Saturday, 8 October 2016

Totally home grown

 We reached a milestone this week, our first meal that was made from entirely home grown ingredients. It doesn't feel like a big deal, it feels like an enormous achievement and one that I'd like to repeat regularly.
 I've continued to harvest the crops as they ripen and prepare them for storing for the winter. The beans, in particular, have been very good, I had left the last of the runner bean pods on the plants to ripen and this week I picked the fat bean pods and spent a lovely half an hour popping the creamy white kidney beans out of their green jackets.

The largest of the kidney beans will be dried and saved to use as seed for next year's plants. I was surprised at just how large the beans are, so hopefully next year the White Lady runner bean seedlings will be strong and healthy. The remainder of these fat beans will also be dried and added to the larder for use in soups and stews over the winter.

On Tuesday we were without electricity for the day. The local electricity supplier had told us that the power would be off for the best part of the day while they did essential maintenance to the power lines. The essential work that they were doing was to cut back trees that were at risk of interfering with the power lines. Far from being an inconvenience, I realised that this might be a great opportunity and so, as soon as we could see where the workmen were, we hopped into the car and headed off to talk to them. I gave them a note with my name, phone number and address on it and asked them to drop off any wanted wood chippings that they weren't leaving at the properties they were working at. 

 The next day they arrived with two trailer loads of chipped wood. It will need to sit for a year or two before it can be added to the floor of the food forest or into the soil of the raised beds (as it's from fir trees), but in the meantime I am using it on the pathways to cover the weed suppressing membrane. I know it's not ideal to have plastic membrane on the ground, but for now I am using it to kill off the pernicious weeds and in years to come and when I have saved up to buy the materials, I will replace it with bricks, flagstones or something else more environmentally kind.

On Wednesday, we had our 100% home grown meal. The only things on our plate that didn't come from the garden were a bit of butter and salt and pepper, but everything else had been grown or raised on the smallholding. The chicken was small, but tasted fabulous and was all the better for us knowing that it had lived a good life with daily (all day) access to the chicken field with fresh air, space to run around and a healthy diet including plenty fresh greens to eat. With the chicken we had roast potatoes, purple sprouting broccoli, leeks and a ratatouille type mixture made using patty pan squashes, tomatoes, garlic and basil. We had a certain sense of pride and satisfaction at knowing that we had put all of that food on the plates.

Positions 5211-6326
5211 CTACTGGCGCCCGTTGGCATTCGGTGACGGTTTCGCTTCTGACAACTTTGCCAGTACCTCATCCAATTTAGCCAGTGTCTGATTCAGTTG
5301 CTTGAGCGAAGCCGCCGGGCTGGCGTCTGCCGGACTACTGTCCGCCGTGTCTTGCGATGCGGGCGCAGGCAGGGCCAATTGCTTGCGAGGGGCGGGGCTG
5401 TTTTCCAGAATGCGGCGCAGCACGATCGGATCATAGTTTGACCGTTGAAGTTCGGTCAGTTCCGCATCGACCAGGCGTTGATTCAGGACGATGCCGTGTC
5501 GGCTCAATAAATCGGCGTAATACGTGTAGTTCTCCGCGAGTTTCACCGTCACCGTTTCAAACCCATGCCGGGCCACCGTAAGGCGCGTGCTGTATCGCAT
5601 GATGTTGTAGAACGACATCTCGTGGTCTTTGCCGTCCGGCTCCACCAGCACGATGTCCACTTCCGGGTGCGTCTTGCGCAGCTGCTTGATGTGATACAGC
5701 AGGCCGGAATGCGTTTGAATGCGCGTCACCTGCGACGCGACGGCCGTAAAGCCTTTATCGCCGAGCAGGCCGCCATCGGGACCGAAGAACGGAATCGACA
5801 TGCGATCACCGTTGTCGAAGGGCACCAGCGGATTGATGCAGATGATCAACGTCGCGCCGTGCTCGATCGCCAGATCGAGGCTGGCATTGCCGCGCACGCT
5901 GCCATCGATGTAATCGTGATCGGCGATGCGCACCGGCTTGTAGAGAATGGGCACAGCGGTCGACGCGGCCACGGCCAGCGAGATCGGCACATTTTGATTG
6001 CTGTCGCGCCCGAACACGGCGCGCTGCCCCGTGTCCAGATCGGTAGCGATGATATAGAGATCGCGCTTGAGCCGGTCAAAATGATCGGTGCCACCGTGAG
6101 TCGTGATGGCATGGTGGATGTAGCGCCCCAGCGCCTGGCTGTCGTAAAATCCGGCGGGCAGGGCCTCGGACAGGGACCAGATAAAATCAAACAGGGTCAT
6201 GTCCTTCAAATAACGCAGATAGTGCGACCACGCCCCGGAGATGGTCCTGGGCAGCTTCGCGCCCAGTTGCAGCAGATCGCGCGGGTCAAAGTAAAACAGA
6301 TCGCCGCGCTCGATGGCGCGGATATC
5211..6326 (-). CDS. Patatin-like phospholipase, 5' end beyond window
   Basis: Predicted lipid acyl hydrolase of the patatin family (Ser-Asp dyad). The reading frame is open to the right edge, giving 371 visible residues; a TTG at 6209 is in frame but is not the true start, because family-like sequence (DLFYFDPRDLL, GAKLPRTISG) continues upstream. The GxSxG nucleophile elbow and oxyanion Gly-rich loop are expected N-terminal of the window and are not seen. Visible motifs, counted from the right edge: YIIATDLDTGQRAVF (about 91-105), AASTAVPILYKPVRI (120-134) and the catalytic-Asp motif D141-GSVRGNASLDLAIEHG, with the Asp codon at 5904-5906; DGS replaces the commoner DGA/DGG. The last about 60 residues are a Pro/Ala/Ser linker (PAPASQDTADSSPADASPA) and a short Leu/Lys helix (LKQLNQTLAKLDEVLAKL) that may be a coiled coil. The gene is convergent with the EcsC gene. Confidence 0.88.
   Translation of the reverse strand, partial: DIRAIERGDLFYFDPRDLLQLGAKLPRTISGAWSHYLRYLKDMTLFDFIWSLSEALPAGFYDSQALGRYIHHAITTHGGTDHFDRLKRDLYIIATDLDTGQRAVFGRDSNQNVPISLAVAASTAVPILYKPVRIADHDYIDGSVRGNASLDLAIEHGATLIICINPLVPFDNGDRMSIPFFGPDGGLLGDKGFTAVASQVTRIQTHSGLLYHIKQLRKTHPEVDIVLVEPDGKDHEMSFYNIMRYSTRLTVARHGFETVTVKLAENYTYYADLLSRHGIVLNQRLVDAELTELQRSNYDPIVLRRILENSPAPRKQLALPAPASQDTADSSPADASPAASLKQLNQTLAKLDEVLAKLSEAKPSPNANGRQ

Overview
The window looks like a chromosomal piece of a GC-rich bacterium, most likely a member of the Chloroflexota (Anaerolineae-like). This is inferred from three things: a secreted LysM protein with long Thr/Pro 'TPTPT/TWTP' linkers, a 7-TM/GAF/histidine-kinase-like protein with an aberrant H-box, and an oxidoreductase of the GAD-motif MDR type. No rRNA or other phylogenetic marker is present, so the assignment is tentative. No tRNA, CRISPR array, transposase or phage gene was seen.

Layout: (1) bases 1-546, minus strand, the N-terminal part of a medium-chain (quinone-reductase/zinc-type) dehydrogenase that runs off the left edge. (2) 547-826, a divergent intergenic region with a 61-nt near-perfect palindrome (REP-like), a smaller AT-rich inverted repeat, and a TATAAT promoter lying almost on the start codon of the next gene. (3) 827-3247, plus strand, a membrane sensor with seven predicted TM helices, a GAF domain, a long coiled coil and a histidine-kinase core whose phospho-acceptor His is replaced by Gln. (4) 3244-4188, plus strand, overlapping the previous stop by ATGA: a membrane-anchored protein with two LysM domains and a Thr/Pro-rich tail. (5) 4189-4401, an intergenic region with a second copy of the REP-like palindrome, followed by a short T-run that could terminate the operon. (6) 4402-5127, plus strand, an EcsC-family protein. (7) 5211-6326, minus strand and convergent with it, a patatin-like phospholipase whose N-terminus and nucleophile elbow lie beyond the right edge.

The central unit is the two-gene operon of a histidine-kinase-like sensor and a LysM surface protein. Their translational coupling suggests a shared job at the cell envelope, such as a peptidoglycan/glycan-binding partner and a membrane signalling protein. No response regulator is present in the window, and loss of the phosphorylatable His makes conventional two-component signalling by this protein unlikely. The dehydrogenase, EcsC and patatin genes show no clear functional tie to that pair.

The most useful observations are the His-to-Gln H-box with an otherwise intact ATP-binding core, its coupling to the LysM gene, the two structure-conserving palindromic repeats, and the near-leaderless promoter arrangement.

On Thursday I started to clear the pumpkins from the small patch where they've been growing all summer. Earlier in the year I made a compost heap hotbed from spent brewery grain and straw, then made four small planting pockets in the top and planted a pumpkin and a nasturtium in each. One plant was eaten by slugs over the course of the first night, but the other three plants have gone on to produce some nice fruits.
 We had nine large pumpkins, seven of which are now ripening and hardening in the gentle autumn sunshine. As the seeds we a gift from my daughter and grandsons, they will be given one of the fruit to use for their halloween evening and the others will boost the larder considerably.
I was looking foward to seeing how much the grain and straw mixture had broken down and had visions of being able to spread a nice deep layer of well rotted compost across the area where the pumpkins have been, but the materials haven't broken down as much as I'd imagined that they would. So I think the best thing that I can do with this is create a new compost heap and use this as the brown material in it.
 In the raised beds, the nasturiums have grown well and seem to have done their job of attracting pollinators to the garden. I've collected some of their seeds and others I have scattered across the beds. I am happy for them to pop up at random in future years, after all, if they are somewhere inconvenient then I can either plant around them or pull them up.
 Nasturtium seeds can be pickled to make a 'poor man's caper' and if they are soaked in brine for a few days before pickling in vinegar some of the heat is taken out of them and they are a milder, gentler taste. I've tried this before with success and would happily make them again, except neither Mr J nor I like them! I might make one batch so that I can give them to friends and family at Christmas in a home-made hamper.
 In early summer I noticed that a sapling was growing in the area to the side of the piggeries and this week I've spotted that it is now about eighteen inches high. Fortunately it is growing in a suitable place, not too close to other trees or near buildings, so I will leave it where it is and allow it to grow. In other spots around the garden I have noticed other seedlings that are not in such clever places. There's a cherry tree that is growing at the foot of a compost bay, I will carefully dig it up and move it to the food forest. Several hawthorn and buckthorn are growing in the scrubby area behind the piggeries and they will be moved to the hedges.

There is still a great deal to do in the garden before autumn sets in fully and as today it's dry again, I am heading back outside to carry on getting in the vegetable garden, but first I think there's just time for a cuppa!

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